No, I am not talking about the expiration of a “cooling off period” under the Railway Labor Act where a deal is not reached and either management or the union has the ability to engage in self help. Rather, I am captivated by the creative bargaining that is taking place between the United Auto Workers (UAW) and the “Big 3” US automakers. As I was flying home yesterday from Boston, I found myself reading an article in the Wall Street Journal twice and reflecting on the airline industry.
The article, How Less Pay, More Risk ‘Sells Itself,’ is a compelling read for anyone in the airline industry click here. The UAW – GM deal has three major tenets:
1) freezing base pay for 4 years
2) shifting a significant amount of the burden of retiree health care from GM to the union
3) creating a two-tier compensation structure in return for job protections of the current workforce.
According to the WSJ, the UAW leadership set out to manage the expectations of its members because it recognized “that the problems facing unionized U.S. auto makers were deep-seated and not the result of cyclical forces soon to change.” These comments were made to the current UAW leadership by Doug Fraser, the revered UAW leader who had to navigate his way through a deep concessionary period in the early 1980’s as the auto industry began feeling the pressures of new competitive forces. Sound familiar? The recognition of “structural change” in the industry and “far sighted solutions” became the mantra for the new UAW leadership as a result of the comments from Fraser.
The GM deal with the UAW was ratified yesterday, the same day the UAW reached a tentative agreement with Chrysler. The Chrysler deal is reported to have the similar tenets as the deal with GM, including the two-tier compensation structure. Now it is off to Ford where the “structural issues” are even worse than those at either GM or Chrysler.
So why are we talking about the auto industry? Because it has similar attributes to the airline industry. Just to name a few: 1) It is capital intensive; 2) It is labor intensive; 3) It is a mature industry; 4) It has major legacy cost issues; 5) It is a hyper competitive industry (although it can be argued it has more global competition versus the airline industry with domestic competition); 6) it is susceptible to the ebb and flow of the domestic and global economies and 7) The cycles of competitive forces impacting labor negotiations are eerily similar.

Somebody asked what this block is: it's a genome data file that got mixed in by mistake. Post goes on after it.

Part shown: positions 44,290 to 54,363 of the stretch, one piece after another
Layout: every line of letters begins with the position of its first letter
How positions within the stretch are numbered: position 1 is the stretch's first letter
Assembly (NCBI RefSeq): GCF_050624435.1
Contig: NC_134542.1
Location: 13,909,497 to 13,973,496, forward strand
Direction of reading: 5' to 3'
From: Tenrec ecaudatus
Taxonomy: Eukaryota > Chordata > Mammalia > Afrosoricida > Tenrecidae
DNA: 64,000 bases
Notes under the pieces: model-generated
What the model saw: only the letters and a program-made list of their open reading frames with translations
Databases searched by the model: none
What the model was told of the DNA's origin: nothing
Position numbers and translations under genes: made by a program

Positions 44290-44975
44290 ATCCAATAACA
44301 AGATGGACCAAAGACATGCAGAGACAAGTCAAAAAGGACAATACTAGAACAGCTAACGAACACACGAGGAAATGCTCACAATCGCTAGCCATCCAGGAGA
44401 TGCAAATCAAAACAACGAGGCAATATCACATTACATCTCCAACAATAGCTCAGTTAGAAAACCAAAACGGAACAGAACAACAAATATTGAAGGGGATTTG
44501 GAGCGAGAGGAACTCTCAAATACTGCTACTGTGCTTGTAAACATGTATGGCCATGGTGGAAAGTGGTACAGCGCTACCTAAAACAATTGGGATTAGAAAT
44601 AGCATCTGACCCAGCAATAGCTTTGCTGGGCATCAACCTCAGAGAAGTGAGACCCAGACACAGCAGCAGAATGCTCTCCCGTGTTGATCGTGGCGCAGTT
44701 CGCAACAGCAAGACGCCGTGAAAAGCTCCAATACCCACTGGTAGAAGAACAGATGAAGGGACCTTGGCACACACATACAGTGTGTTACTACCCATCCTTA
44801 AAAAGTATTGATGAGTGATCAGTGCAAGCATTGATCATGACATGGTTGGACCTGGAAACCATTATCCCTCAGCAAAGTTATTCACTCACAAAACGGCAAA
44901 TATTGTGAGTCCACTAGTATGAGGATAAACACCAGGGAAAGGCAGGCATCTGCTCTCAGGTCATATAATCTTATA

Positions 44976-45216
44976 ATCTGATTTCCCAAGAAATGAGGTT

In this blog I have written about the need to get the mainline GROWING again. We have talked about pilot scope. What pilot scope limits have done is allowed the regional sector of the industry to grow at the expense of the mainline. We have talked about “structural changes” in the industry namely in passenger revenue click here which lies at the core of the industry’s need to maintain a vigilant focus on costs.
We have talked about labor arbitrage and the fact that as total compensation rates have converged, this round of negotiations places us at a crossroads. Or stated another way, an opportunity is present to discuss “far sighted solutions” like reconsidering a two-tier compensation structure as the UAW ultimately did. In fact it was this system that provided the fuel for the airline industry to grow and build lasting networks following deregulation.
This is real “structural change” an issue recognized by the leadership of the UAW, but yet to be acknowledged in public comments by airline labor leaders. So, absent this recognition of the structural change, it is hard to even think about discussing “far sighted solutions.” But the tired notion of entitlement and the restoration of pay levels in an environment where average fares are the equivalent of those earned in the 1990’s is not the answer. The answer is also not base pay rates but variable compensation that can address many of the cyclical issues that have plagued collective bargaining negotiations in the past.
The historic compensation levels in this industry were built largely around technological innovation, government actions and a growing economy. Suffice it to say that two of the three are not present today. And, if government action is needed to make the system operate more efficiently, then technology cannot operate at its stated maximum output.
Somewhere in the problems lie what I think is more effective “self help” – and that is the kind of “far sighted solutions” that incorporate risk for labor, management and shareholders – thereby vesting everyone in the ultimate success of the industry so that everyone is better off in the long term.